Last Friday, the HUB became the hottest karaoke stage in town! We had tons of kids sing some great songs by Bruno Mars, Imagine Dragons, and even a song from the movie Frozen. As you can see in the photos below, we had a lot of fun. A bunch of performers wore some pretty nifty costumes (provided by Arlington Heights' Metropolis Performing Arts Center) and some HUB staff was even persuaded to perform.
 




Posted by emather on 01.25.14

Just when you thought you were out, they pull you back in...with a bunch more reading recommendations!  Here are some teen book suggestions from library staff outside of teen services, since you're all probably sick of us yelling at you to read books.   Shannon,  Carol, and Amy have written reviews of three unique but excellent.  As always, you can find many more Intralibrary Teen Book Alliance recommendations here.
 
 
 
Could you live in a world where love was outlawed?
 
Lauren Oliver’s novel describes a futuristic Garden of Eden where teens are matched with a “life-mate” and then undergo a procedure to remove their capacity to love.  Teens that flee or resist the procedure are known as “invalids” and are believed to “live like animals…filthy, hungry, desperate.”
 
When Lena and Alex must choose between the law and each other, they know that they are making an impossible decision.  If they run away, they will lose their families.  If they stay and undergo the procedure, they will lose the feelings that they have for their families – and each other.
 
The dramatic conclusion will leave you wondering… What would you risk for love?
 
Review by: Carol E.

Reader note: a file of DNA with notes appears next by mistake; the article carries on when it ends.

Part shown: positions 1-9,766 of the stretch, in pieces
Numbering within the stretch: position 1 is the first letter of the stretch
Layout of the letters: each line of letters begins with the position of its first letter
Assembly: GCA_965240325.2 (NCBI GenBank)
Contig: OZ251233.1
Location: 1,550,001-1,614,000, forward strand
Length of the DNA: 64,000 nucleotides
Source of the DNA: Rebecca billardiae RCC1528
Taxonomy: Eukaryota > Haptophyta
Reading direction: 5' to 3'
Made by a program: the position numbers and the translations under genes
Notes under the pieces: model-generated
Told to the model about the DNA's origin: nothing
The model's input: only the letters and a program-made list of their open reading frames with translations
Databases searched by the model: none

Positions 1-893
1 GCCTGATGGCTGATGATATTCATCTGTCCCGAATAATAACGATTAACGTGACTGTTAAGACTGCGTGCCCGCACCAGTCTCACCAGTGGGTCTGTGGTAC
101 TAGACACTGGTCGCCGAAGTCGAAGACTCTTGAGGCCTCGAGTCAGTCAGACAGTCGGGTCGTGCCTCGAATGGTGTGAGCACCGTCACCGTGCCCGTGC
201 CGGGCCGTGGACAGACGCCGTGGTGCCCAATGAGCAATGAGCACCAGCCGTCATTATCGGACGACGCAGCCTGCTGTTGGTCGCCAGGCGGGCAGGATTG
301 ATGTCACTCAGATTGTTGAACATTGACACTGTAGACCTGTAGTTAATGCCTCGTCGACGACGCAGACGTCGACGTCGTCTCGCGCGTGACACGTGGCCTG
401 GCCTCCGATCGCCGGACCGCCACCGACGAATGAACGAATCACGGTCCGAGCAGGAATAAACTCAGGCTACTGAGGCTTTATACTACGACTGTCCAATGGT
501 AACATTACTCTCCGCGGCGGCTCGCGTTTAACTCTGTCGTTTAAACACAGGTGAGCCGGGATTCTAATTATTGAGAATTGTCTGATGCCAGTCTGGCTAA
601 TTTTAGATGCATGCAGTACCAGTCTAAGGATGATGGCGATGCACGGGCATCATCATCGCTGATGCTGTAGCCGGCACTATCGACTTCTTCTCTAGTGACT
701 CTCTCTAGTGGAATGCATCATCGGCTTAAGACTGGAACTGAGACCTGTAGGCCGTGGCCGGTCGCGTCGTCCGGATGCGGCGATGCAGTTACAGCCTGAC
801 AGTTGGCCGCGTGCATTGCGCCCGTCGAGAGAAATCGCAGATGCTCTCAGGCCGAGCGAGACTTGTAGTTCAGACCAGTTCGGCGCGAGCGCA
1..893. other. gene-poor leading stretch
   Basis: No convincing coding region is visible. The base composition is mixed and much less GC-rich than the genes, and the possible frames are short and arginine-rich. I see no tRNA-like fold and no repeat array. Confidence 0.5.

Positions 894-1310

Dept: Circulation
 
 
 
Shai is a strong, independent girl who is very talented at what she does for a living. She is a forger. She doesn’t just copy things, however. She uses her magical skills to enhance the very essence of the item she is copying, consequently mirroring not just its appearance, but its entire history. She is so good at her job that she attracts the attention of the Emperor’s entourage. When the Emperor suddenly loses consciousness after an assassination attempt, they see Shai as their only hope against what they fear the most; the loss of their powerful positions in the Empire. In order to prevent a revolution, the Emperor’s highest ranking officials capture Shai in the midst of a forgery, and force her to choose between being sentenced to death, or accepting a job they believe she will not pass up. They challenge her to forge their Emperor’s soul.
 
This is a cleverly written fantasy with a unique storyline, and character development that usually needs at least twice as many pages to pull off. Shai’s personality draws you in so rapidly that before you know what is happening you are immersed in her world, and rooting for her to pull off the impossible. Not only are you pleasantly surprised by the ending, but you get there so quickly that you are almost sorry to see that it is over. Sanderson is well known for his epic fantasies, and more recently for completing the Wheel of Time saga, but this first attempt at a novella was undeniably a success, as well as a Hugo award winner. Marketed for both adults as well as teens, it is absolutely worth reading.